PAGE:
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Level Controlled AC Clamp

IP.com Disclosure Number: IPCOM000095778D
Original Publication Date: 1964-Jun-01
Included in the Prior Art Database: 2005-Mar-07
Document File: 2 page(s) / 30K

Publishing Venue

IBM

Related People

Gruodis, AJ: AUTHOR

Abstract

This is a clamp circuit in which the clamping transistor is continually influenced to remain in saturation regardless of input signal variations.

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Level Controlled AC Clamp

This is a clamp circuit in which the clamping transistor is continually influenced to remain in saturation regardless of input signal variations.

Transistor T1 acts as the clamping device and transistor T2, in combination with Zener diode Z, provides the clamp controlling function. When the control input is at a down level, T2 is nonconductive and causes a high back bias to be placed across Z. This causes a large current to flow from +V to -V. Thus, the emitter of T1 is held at a sufficiently high positive potential so that it is also nonconductive. At this time, the clamp circuit has no affect on the signal line.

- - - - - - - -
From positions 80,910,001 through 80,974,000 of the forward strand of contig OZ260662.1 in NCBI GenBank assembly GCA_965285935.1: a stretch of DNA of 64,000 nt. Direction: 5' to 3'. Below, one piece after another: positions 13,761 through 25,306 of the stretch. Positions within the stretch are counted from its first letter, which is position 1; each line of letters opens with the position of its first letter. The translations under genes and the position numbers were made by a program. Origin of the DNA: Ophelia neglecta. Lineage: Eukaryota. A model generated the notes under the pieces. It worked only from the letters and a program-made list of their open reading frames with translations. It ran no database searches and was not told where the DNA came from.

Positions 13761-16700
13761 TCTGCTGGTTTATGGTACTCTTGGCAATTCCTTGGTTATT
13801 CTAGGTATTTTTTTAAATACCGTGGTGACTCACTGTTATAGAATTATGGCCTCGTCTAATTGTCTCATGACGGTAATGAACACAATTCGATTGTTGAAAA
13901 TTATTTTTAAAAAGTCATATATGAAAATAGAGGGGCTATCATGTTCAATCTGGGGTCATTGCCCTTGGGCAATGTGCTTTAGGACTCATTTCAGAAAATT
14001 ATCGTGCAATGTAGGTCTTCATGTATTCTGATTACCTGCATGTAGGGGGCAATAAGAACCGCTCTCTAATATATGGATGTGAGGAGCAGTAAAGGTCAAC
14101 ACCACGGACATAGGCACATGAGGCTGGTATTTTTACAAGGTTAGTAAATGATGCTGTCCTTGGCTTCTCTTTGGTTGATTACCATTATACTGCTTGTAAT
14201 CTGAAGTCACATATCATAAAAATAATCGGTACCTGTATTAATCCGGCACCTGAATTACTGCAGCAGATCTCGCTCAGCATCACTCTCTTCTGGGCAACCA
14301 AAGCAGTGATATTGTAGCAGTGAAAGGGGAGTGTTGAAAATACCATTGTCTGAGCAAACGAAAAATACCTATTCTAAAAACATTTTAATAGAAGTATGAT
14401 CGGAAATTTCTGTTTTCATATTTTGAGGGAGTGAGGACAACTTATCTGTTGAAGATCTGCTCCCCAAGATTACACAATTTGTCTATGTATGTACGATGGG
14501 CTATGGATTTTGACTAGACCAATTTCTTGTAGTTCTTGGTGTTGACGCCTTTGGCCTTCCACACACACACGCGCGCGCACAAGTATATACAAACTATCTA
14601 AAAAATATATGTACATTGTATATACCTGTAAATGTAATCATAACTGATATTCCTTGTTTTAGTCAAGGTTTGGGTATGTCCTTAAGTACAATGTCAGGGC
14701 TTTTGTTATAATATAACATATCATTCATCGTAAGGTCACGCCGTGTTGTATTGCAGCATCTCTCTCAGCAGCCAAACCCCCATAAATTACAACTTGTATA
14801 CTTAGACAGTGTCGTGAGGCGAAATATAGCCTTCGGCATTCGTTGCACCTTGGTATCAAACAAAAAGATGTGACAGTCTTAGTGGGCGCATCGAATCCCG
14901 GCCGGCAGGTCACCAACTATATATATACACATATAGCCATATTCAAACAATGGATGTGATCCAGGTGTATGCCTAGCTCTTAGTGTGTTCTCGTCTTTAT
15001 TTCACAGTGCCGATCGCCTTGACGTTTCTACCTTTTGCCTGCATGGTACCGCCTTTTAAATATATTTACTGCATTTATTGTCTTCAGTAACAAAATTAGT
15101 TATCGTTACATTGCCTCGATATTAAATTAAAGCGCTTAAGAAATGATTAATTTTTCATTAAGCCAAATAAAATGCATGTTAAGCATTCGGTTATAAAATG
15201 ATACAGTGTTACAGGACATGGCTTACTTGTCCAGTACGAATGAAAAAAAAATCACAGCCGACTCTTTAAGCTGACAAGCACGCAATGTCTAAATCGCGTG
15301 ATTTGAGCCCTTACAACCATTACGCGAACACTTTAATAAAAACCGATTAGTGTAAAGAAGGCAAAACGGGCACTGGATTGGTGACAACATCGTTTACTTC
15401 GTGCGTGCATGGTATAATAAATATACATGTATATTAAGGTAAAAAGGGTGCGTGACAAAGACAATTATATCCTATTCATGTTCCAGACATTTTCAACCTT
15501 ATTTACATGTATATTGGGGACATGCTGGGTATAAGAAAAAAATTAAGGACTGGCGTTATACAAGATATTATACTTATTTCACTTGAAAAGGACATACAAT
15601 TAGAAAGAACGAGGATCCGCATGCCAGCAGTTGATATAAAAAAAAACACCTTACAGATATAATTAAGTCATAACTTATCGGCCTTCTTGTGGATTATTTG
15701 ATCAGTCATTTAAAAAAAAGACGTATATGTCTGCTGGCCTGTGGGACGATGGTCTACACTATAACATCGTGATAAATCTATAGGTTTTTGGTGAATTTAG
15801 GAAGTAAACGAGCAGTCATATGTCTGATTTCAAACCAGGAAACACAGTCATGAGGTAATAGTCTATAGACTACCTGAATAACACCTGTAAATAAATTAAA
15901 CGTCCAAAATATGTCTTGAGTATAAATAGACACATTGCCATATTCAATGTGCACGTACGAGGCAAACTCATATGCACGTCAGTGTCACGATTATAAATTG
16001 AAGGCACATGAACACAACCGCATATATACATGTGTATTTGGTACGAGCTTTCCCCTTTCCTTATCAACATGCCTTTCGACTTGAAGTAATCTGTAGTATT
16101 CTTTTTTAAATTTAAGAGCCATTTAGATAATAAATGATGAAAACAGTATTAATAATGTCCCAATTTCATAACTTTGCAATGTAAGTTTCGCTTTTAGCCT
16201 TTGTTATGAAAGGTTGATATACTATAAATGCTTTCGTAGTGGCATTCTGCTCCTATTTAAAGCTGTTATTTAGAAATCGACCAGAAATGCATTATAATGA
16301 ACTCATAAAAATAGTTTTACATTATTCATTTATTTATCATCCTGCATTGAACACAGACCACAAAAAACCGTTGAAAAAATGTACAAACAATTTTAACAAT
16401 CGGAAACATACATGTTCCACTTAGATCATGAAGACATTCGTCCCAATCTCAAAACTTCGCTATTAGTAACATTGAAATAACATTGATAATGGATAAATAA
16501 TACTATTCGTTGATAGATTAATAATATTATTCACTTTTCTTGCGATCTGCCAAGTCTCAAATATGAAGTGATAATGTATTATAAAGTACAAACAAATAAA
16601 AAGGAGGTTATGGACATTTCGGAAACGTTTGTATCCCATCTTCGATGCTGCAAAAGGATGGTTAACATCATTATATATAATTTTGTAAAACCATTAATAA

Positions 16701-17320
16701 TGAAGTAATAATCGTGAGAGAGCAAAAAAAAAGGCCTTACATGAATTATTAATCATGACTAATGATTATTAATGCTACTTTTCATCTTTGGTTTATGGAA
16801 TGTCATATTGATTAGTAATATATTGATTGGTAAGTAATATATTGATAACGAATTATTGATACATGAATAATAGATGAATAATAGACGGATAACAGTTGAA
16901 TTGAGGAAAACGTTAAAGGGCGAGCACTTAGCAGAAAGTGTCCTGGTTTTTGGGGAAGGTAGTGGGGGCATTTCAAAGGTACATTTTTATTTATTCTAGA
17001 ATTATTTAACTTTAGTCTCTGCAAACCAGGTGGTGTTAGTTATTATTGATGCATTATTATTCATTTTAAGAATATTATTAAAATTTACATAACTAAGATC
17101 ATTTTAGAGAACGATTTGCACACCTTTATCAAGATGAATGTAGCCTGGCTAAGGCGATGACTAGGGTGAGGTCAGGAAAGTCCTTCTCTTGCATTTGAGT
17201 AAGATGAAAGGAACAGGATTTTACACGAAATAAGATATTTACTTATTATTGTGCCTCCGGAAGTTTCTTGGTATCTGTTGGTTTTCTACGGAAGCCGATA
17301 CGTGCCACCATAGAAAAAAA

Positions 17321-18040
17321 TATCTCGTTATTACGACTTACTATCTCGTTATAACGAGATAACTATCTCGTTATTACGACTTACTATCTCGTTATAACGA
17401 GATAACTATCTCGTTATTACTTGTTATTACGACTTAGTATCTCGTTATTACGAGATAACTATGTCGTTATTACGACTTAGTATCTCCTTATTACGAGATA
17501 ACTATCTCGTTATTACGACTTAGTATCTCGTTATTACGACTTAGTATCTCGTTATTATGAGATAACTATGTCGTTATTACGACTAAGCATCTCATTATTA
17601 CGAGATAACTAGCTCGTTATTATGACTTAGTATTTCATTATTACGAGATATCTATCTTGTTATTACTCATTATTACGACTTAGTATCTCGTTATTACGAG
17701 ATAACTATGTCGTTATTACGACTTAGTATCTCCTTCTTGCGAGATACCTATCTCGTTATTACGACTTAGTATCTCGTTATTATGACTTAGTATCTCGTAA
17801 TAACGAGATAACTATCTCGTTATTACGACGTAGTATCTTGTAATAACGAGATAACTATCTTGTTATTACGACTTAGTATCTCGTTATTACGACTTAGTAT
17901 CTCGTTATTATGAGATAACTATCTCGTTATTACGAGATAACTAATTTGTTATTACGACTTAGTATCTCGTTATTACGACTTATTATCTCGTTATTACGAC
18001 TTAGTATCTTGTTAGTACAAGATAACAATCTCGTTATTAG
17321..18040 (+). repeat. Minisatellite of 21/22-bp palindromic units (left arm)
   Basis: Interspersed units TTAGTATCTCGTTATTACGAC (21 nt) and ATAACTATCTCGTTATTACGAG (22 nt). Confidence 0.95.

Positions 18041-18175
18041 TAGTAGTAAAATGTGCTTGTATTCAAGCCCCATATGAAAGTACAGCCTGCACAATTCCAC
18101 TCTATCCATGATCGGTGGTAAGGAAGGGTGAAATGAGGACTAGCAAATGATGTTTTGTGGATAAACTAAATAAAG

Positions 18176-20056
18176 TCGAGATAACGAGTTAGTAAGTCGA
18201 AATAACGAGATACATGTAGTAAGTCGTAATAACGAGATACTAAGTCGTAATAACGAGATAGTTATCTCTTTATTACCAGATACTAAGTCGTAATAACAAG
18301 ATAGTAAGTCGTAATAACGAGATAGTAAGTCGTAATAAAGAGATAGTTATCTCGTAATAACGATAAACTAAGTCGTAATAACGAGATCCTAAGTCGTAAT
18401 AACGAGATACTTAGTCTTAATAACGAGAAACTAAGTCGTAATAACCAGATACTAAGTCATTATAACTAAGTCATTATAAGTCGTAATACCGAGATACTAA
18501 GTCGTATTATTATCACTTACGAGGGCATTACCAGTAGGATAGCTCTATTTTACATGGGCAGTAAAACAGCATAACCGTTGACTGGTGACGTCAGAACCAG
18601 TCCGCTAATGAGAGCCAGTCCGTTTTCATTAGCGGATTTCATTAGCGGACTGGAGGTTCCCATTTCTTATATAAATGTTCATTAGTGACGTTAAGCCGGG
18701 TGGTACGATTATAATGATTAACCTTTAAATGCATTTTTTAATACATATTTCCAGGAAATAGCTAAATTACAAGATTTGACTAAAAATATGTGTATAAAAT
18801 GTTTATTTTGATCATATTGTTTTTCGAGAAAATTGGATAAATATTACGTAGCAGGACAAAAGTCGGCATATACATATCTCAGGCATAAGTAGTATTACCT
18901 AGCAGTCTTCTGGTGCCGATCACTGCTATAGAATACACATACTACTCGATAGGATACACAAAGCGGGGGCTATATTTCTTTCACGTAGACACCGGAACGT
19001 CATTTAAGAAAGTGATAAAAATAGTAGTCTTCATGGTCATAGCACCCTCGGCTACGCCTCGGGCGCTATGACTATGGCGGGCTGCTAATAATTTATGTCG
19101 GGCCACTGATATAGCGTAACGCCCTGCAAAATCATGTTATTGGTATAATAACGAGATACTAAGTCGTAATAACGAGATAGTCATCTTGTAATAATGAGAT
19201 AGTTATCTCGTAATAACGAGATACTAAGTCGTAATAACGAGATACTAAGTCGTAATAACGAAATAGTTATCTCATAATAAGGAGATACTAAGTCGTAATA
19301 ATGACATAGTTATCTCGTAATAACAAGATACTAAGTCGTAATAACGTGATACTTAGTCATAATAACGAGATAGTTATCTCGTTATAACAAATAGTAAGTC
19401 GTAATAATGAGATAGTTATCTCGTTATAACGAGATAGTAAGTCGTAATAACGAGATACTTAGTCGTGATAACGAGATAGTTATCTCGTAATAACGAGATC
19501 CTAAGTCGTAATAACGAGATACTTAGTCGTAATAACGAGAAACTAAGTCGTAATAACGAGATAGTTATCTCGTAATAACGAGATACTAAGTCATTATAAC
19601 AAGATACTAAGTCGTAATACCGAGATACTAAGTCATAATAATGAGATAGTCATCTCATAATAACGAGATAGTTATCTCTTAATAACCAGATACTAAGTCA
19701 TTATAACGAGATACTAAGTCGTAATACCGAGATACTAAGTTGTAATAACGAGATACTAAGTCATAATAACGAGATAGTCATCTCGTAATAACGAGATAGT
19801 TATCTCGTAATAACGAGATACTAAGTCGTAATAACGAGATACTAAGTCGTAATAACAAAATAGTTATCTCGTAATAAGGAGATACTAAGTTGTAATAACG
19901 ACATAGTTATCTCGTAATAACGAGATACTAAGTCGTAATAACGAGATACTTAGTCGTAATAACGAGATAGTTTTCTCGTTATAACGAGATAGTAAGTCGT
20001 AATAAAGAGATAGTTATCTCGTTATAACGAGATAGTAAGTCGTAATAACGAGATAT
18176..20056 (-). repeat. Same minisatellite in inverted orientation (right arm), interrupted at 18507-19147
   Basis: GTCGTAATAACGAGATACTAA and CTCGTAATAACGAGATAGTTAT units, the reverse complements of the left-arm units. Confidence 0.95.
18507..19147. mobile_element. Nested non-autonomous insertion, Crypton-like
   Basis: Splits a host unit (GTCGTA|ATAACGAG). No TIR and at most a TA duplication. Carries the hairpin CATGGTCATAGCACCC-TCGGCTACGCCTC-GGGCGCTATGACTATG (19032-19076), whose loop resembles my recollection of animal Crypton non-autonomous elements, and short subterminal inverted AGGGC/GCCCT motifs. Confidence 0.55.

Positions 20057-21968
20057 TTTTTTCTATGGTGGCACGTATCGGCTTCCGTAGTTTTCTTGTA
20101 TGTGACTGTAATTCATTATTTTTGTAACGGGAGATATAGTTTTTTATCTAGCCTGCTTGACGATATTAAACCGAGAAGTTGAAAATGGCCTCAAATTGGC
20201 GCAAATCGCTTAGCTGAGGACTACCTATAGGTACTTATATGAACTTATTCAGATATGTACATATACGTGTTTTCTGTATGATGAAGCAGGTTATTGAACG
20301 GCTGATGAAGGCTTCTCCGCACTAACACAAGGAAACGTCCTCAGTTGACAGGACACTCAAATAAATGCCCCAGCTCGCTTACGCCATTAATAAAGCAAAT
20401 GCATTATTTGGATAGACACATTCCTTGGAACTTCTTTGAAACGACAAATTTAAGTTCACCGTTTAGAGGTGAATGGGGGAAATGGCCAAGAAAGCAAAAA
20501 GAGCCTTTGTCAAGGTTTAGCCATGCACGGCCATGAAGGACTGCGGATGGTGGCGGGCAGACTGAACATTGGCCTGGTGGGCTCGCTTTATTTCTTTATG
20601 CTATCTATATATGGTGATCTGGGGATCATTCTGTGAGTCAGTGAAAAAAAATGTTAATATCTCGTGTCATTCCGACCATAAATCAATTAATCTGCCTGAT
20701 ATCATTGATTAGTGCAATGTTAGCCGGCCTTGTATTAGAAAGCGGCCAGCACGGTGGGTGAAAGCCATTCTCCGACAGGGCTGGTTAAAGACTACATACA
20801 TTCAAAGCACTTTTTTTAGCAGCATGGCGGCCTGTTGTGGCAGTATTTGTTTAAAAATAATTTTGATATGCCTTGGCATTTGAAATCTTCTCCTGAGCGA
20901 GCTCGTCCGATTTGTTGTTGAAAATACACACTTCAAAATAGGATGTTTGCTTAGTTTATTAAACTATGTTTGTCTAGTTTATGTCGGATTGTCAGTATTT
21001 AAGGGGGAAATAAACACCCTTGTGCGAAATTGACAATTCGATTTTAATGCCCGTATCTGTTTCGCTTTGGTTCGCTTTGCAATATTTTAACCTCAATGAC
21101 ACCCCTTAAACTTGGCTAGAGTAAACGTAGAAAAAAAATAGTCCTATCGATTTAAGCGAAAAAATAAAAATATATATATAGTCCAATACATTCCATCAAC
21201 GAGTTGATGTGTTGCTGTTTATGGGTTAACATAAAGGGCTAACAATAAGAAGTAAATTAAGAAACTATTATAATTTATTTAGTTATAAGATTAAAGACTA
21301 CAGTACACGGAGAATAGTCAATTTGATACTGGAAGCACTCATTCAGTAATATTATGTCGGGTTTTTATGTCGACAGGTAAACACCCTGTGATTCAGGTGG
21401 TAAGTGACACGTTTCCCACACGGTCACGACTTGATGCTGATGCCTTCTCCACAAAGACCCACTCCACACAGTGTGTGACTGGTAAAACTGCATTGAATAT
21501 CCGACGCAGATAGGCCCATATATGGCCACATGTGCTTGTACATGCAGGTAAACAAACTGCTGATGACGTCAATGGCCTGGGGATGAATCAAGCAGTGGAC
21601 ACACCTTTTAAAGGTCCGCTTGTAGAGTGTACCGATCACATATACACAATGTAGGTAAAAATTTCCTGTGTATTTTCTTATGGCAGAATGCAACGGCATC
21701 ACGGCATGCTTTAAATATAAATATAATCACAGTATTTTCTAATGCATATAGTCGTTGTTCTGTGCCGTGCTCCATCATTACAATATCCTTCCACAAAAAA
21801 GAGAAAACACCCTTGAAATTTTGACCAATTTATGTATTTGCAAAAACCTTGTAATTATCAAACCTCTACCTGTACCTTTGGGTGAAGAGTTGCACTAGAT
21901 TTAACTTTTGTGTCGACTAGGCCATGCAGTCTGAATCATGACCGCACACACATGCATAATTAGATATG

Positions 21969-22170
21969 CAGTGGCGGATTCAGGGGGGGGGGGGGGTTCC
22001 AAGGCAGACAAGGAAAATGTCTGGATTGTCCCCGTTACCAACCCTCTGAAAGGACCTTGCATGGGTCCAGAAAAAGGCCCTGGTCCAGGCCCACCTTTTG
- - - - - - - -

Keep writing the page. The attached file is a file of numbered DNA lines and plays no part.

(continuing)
When the control input rises to its high level, it supplies a constant current through resistor R1 and diode D1 to render T2 conductive. The resulting voltage drop at the collector of T2 in combination with the input current to the base of T1 from the control input causes T1 to become saturated and clamp the signal line.

If the potential on the signal line tends to rise, an increment of current is forced down through T1 causing the voltage across emitter resistor R2 to incrementally increase. Since the base of T1 remains at a constant potential, the net result is a small decrease in the base current supplied to T1. Due to the fact that the control input in combination with R1 supplies a constant current, the lessening of the base current in T1 causes a current diversion into the base of T2.

This results in an increased collecto...